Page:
August 23rd, 2004


We've stolen the wrong dinosaur!

If One Of Our Dinosaurs Is Missing! was being made now, it would feature Jackie Chan instead of Peter Ustinov, and it wouldn't be as funny. Not because a large number of suspiciously Caucasian Chinese are particularly amusing, but because it may have been the last gasp of the uncynical comedy set in the days of empire and servants (just after the First World War).

I was a bit surprised to find that the film was made in 1975, as I had always thought it might have been up to ten years older. In 1975, the U.K. was on the brink of change. Punk had a foot in the door and a gob up the hallway, and Thatcher's children were only a few years from being born.

So Disney's One Of Our Dinosaurs is Missing! was probably looking dated even as a period comedy at the time it was made. Still, several of the most successful comedies are pastiches of the past, Dad's Army and Blackadder being the obvious examples.

I sat happily through this movie in one sitting, a courtesy that not all my purchases have been receiving recently, but comedies do have the advantage. This one is fast moving and doesn't really put a foot wrong. The heroines are nannies, taking on the martial artists of a mysterious Chinese organisation seeking to retrieve a secret formula. Derek Nimmo makes a very good ineffectual spy (explained by the movie's final twist), who has hidden the secret formula on the skeleton of a dinosaur in the Natural History Museum. Only the nannies can save the day by retrieving it, and in the process the whole dinosaur gets stolen and driven around the streets in a Sentinel steam lorry.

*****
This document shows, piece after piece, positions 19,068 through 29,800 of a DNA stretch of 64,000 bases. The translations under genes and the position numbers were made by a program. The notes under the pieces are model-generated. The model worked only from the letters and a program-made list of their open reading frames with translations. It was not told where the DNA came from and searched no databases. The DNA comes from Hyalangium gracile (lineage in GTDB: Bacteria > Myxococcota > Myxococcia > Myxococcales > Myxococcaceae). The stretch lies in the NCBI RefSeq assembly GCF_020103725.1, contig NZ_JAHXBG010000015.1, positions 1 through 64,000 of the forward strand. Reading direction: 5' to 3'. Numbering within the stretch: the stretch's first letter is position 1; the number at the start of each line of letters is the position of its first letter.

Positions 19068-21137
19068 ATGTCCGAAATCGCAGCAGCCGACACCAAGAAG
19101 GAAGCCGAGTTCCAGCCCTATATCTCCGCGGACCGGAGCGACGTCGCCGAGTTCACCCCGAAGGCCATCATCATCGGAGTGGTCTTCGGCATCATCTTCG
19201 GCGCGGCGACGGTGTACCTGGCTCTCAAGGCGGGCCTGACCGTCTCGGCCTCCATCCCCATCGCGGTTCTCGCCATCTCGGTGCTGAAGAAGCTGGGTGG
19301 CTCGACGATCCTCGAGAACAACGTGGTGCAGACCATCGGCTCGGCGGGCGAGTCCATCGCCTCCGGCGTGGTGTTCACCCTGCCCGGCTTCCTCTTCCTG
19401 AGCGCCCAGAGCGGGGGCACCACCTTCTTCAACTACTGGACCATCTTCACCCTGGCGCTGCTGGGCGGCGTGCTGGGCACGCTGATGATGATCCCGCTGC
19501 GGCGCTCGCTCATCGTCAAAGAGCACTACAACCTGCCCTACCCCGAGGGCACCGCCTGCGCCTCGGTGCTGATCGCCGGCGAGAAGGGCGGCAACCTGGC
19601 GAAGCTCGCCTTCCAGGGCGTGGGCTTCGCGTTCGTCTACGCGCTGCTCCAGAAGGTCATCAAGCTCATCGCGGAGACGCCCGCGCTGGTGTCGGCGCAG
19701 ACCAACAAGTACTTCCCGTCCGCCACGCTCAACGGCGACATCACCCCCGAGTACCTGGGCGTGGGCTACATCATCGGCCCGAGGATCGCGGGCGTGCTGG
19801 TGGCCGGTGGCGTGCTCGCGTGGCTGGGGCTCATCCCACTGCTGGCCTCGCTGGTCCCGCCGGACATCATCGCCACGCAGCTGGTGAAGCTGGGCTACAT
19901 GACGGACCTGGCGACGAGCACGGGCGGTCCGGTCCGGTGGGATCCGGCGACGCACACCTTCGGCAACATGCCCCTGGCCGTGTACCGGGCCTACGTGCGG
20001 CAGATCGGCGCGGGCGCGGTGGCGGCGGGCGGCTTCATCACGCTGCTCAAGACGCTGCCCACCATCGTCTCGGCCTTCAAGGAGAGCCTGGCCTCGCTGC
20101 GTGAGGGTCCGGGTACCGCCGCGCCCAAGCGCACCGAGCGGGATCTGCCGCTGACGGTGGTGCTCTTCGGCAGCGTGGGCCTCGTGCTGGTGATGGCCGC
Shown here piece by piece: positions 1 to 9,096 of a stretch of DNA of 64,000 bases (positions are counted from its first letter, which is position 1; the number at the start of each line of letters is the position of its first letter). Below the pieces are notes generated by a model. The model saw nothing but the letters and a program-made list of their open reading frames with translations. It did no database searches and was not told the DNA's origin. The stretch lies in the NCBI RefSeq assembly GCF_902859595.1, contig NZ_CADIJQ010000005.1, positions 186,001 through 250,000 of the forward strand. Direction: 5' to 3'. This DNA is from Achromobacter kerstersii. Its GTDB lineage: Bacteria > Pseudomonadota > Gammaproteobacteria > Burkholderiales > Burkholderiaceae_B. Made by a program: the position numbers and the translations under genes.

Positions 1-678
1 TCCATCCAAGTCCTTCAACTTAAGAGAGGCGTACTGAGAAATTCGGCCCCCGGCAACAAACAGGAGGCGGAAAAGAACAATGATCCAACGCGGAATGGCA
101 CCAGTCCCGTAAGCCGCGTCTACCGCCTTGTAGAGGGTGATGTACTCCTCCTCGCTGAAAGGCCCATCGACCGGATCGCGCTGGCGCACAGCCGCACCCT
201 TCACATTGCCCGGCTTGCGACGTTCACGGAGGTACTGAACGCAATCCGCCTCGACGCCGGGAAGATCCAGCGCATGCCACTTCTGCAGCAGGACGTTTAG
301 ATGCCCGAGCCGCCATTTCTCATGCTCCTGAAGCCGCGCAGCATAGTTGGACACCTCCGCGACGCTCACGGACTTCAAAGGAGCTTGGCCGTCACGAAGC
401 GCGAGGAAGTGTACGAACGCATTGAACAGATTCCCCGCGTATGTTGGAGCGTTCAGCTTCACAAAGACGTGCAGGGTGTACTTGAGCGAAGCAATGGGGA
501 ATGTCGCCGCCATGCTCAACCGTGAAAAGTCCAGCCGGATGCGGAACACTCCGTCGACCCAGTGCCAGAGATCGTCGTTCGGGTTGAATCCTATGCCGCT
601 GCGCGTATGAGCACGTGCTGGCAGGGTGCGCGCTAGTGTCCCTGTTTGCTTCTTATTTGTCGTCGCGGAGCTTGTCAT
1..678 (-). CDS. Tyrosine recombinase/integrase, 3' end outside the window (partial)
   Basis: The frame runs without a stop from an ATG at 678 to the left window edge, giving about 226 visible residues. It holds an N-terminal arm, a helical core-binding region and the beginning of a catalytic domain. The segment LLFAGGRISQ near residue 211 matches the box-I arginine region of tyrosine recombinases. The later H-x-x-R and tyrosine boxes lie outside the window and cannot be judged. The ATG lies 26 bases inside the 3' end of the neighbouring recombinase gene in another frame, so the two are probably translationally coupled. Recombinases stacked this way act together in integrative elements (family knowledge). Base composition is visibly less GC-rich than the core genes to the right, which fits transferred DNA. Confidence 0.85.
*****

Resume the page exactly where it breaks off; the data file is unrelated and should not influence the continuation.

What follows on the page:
There is quite a number of big (British) names in this movie, but it's their characters that you see on screen, which is always a desirable thing! I was so engrossed that I completely failed to identify Jon Pertwee on first watching, even though I'd noticed his name in the credits and he gets several minutes on screen.

I'm afraid I have to report a serious temporal inaccuracy, as Nanny Hettie (Helen Hayes) reassures Nanny Emily (Joan Sims) that if the skeleton falls on them they'll be the first people killed by a dinosaur in two million years. Surely everyone knows that while homo sapiens might have been wandering around then, the dinosaurs died out 63 million years before that? I fear for the education of their children!

Scientific inaccuracies aside, this movie comfortably lives up to my youthful memories of it and I defy you not to watch with at least a smile on your face.